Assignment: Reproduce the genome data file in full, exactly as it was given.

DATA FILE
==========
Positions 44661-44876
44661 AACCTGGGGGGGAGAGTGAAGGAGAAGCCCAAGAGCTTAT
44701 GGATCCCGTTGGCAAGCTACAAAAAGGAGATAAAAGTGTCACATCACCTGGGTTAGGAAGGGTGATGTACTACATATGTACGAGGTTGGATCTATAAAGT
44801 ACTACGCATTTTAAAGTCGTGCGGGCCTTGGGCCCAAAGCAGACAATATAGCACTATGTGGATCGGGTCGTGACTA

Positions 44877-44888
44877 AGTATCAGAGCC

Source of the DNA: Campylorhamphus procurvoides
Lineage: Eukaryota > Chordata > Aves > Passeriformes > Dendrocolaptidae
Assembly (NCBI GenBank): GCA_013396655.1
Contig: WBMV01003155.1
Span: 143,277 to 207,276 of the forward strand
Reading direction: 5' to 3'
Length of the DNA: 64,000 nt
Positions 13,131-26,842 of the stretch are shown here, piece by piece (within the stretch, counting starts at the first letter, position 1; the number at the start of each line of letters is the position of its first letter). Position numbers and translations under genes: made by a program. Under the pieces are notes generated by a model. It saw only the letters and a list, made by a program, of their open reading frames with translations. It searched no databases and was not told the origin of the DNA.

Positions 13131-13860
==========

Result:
Positions 44661-44876
44661 AACCTGGGGGGGAGAGTGAAGGAGAAGCCCAAGAGCTTAT
44701 GGATCCCGTTGGCAAGCTACAAAAAGGAGATAAAAGTGTCACATCACCTGGGTTAGGAAGGGTGATGTACTACATATGTACGAGGTTGGATCTATAAAGT
44801 ACTACGCATTTTAAAGTCGTGCGGGCCTTGGGCCCAAAGCAGACAATATAGCACTATGTGGATCGGGTCGTGACTA

Positions 44877-44888
44877 AGTATCAGAGCC

Source of the DNA: Campylorhamphus procurvoides
Lineage: Eukaryota > Chordata > Aves > Passeriformes > Dendrocolaptidae
Assembly (NCBI GenBank): GCA_013396655.1
Contig: WBMV01003155.1
Span: 143,277 to 207,276 of the forward strand
Reading direction: 5' to 3'
Length of the DNA: 64,000 nt
Positions 13,131-26,842 of the stretch are shown here, piece by piece (within the stretch, counting starts at the first letter, position 1; the number at the start of each line of letters is the position of its first letter). Position numbers and translations under genes: made by a program. Under the pieces are notes generated by a model. It saw only the letters and a list, made by a program, of their open reading frames with translations. It searched no databases and was not told the origin of the DNA.

Positions 13131-13860